Feast of the New Moon

Special services for Israelites were appointed for the commencement of a month (Numbers 28:11-15; Num. 10:10) which begins at the new Moon.

A new Moon is the day on which the earliest visible increasing crescent appears, which signals the start of a new month. The new moon signifies the start of every Jewish month and is considered an important date and minor holiday in the Hebrew calendar.

“…on the day of your joy and at your appointed feasts, and on the first days of your months, you shall blow the trumpets over your burnt offerings, and over the sacrifices of your peace offerings; and they shall be as a reminder of you before your God. I am the Lord your God.” —Numbers 10:10 NASB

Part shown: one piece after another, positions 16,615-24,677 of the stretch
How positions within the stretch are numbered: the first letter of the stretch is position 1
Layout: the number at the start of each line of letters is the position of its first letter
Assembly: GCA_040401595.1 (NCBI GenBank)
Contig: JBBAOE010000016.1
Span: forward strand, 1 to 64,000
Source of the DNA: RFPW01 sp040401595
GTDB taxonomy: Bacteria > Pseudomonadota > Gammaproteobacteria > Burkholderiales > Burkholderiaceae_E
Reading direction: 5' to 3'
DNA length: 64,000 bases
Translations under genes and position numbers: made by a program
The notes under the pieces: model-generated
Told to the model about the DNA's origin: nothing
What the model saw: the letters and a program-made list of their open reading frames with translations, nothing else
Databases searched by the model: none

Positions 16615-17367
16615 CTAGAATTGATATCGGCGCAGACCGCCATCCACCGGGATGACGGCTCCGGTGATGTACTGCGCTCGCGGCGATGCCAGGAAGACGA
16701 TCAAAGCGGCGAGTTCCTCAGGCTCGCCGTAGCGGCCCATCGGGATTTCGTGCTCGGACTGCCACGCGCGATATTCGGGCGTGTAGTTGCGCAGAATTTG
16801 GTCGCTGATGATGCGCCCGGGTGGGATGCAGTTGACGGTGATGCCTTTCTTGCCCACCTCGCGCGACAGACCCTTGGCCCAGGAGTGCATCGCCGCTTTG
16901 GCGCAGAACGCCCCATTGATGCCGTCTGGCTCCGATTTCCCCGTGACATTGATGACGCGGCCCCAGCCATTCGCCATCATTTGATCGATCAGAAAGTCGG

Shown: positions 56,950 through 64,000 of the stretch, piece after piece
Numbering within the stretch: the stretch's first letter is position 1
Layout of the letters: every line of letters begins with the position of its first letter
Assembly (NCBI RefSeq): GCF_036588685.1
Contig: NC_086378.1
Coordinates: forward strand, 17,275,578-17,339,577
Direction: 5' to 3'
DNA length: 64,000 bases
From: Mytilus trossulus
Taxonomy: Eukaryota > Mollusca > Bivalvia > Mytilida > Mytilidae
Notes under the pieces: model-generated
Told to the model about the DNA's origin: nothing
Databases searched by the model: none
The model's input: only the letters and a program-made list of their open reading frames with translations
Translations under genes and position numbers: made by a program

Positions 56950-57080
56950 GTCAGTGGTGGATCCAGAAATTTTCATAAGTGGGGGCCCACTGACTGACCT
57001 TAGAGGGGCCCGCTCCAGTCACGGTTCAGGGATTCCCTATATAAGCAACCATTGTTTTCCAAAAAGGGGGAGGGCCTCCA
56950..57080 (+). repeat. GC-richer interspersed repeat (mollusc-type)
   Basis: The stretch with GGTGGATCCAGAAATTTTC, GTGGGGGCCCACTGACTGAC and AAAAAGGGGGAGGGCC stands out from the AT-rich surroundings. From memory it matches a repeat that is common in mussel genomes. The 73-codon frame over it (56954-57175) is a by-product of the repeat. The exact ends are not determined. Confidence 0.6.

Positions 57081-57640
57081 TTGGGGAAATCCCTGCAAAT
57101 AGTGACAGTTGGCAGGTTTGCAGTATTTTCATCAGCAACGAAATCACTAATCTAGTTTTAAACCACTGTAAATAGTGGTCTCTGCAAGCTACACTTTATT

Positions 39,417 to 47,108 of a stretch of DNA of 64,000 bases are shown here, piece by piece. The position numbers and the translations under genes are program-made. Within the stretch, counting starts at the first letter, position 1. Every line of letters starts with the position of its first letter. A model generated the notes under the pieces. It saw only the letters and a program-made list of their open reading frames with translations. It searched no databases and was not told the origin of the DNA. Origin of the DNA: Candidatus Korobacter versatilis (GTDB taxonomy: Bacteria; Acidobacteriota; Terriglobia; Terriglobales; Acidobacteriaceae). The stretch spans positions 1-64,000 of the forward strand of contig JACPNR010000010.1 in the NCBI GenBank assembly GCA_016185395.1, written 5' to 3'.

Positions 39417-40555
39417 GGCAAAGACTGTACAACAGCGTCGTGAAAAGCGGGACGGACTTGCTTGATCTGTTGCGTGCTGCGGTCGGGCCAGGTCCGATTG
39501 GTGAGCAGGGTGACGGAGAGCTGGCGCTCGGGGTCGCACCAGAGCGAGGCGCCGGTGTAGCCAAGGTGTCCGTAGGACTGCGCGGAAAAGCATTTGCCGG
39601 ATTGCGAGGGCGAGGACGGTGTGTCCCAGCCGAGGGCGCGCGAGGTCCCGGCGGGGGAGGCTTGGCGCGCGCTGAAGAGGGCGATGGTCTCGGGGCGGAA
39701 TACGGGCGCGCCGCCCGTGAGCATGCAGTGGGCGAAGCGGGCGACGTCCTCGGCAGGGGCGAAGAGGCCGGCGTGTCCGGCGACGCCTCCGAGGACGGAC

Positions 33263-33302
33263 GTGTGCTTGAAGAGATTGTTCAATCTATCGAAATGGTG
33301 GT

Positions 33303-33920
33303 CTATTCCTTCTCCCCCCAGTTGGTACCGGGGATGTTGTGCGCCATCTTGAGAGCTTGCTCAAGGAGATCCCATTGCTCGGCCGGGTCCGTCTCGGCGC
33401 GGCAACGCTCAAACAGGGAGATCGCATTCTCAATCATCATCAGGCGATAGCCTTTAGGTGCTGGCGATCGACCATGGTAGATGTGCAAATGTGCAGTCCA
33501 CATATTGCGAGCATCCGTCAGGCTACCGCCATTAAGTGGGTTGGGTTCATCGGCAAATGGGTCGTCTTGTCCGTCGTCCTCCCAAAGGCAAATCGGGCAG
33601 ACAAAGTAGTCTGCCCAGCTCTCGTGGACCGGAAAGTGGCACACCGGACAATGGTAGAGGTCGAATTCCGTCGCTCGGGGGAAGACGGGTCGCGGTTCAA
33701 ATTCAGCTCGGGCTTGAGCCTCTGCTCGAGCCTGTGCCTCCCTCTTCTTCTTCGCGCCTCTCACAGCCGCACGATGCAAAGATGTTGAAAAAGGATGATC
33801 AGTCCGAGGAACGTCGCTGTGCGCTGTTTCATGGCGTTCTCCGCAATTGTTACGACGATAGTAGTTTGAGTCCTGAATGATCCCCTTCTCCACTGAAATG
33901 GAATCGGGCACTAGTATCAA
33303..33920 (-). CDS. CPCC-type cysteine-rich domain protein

“Blow the trumpet at the new moon,
At the full moon, on our feast day.” —Psalm 81:3 NASB

The name for the first day of every month in the Hebrew calendar is Rosh Chodesh or Rosh Hodesh (Hebrew: ראש חודש). Rosh Chodesh is the day after a new moon. The occurrence of Rosh Chodesh was originally confirmed on the testimony of witnesses observing the new moon. After the Sanhedrin declared Rosh Chodesh for either a full month or a defective, 29-day month, news of it would then be communicated throughout Israel.

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